This week’s surge of COVID-19 cases in Halifax County can be traced back to residents gathering in a wide variety of settings and not practicing the basic pandemic prevention methods.
After a spike of COVID-19 cases this week, the county is averaging about 23 new infections a day, and experts fear those numbers will keep increasing.
That compares to a previous high of 15 daily cases in November.
“The spike in cases is due to community spread,” Brookie Crawford, a spokesperson for the Virginia Department of Health, wrote in an email to The Gazette.
On Wednesday, the state set a daily caseload record of 5,387. Thursday’s new cases were only eight shy of that record.
It’s a trend that’s reaching every part of the commonwealth, including Halifax County. On Tuesday, 64 new cases — a record — of the illness caused by the novel coronavirus were added to Halifax’s logs. On Wednesday, 42 people reported testing positive.
Thursday’s figure was down slightly to only 19 new cases.
That means in three days, 125 new cases have been reported.
While sometimes erratic, the daily accelerating numbers come after health experts warned of a surge following holiday gatherings.
In a Wednesday briefing, Virginia Gov. Ralph Northam referenced a University of Virginia model that suggests cases will continue rising through Friday.
The health department has seen a continuous rise in cases, beginning with Halloween and concatenating with each holiday since, Crawford said.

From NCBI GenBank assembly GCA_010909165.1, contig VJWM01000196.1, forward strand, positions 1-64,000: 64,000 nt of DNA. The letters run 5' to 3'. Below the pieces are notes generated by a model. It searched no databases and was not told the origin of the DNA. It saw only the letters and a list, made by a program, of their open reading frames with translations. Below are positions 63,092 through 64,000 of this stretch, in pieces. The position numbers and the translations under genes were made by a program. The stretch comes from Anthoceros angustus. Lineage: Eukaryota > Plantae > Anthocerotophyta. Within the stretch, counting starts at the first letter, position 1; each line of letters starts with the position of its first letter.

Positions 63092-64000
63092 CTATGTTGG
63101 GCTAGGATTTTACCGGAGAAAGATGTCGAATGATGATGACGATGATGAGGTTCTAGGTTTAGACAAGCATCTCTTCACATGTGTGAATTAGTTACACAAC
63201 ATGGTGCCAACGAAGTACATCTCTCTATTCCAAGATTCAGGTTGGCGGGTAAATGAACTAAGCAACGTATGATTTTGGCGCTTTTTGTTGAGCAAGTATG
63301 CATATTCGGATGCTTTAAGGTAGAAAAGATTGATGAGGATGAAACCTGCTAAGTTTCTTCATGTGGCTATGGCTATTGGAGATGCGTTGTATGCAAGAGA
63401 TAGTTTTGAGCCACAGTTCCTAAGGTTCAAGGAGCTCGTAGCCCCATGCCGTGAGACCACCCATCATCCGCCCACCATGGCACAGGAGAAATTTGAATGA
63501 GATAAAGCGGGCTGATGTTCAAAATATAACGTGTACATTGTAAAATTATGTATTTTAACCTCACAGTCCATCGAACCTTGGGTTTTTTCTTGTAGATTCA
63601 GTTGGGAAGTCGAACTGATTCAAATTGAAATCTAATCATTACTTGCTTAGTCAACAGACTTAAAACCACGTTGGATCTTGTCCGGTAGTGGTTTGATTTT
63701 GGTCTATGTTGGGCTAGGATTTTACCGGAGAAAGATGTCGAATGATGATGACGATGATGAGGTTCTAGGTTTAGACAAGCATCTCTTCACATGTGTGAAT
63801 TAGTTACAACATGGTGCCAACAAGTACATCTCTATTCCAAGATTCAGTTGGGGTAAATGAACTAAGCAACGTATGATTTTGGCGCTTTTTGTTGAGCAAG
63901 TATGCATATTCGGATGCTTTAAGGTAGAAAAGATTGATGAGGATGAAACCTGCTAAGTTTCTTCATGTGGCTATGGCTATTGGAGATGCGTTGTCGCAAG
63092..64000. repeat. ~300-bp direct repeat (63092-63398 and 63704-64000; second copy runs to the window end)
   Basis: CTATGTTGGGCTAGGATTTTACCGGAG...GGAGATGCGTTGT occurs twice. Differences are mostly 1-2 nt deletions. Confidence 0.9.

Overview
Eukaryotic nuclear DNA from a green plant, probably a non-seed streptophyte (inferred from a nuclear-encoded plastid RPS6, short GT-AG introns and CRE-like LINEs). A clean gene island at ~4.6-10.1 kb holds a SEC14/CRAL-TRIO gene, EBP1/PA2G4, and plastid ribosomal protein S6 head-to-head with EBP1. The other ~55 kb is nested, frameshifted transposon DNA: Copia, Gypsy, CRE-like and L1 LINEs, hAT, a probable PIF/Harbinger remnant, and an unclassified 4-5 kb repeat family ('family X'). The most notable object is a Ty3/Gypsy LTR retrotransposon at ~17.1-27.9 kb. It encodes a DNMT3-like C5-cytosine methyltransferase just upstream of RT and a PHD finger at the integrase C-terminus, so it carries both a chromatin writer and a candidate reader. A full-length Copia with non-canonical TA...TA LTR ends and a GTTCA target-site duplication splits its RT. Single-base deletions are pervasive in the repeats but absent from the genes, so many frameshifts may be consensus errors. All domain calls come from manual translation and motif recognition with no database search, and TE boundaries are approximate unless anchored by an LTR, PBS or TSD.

The major factor to determine if numbers keep climbing is “dependent on people’s willingness to practice the prevention basics,” she said.
“We all have a duty to protect ourselves and those around us,” Crawford wrote in an email. “We must continue to stay home as much as possible, wear face coverings, maintain social distancing, and practice hand hygiene to help manage transmission of the virus. This is how we all work together to save lives.”
If someone is sick with COVID-19 or simply thinks they may have the illness, they should stay home and separate from other people in the house.
If someone had contact with a person who’s tested positive for COVID-19, that person should stay home — quarantine — for 14 days, Crawford said.
Halifax County’s official COVID-19 death toll increased to 42 on Thursday. It’s not clear if the newly recorded fatalities are from an outbreak at a South Boston long-term care facility that claimed 37 lives.
The health department only provides general demographics on deaths. Compounding that, Halifax County’s data is lumped in with Mecklenburg and Brunswick counties.
Of the two COVID-19 deaths listed on Thursday for Halifax County both were women. One was in her 50s and the other was 80 or older.
Beyond those data points, very little is known to the public when someone dies of COVID-19. The date of death also is a mystery. Health officials must wait to receive a death certificate before recording the information in an online database. That process can take weeks.
Deaths, just like cases, are assigned to a person’s official place of residence.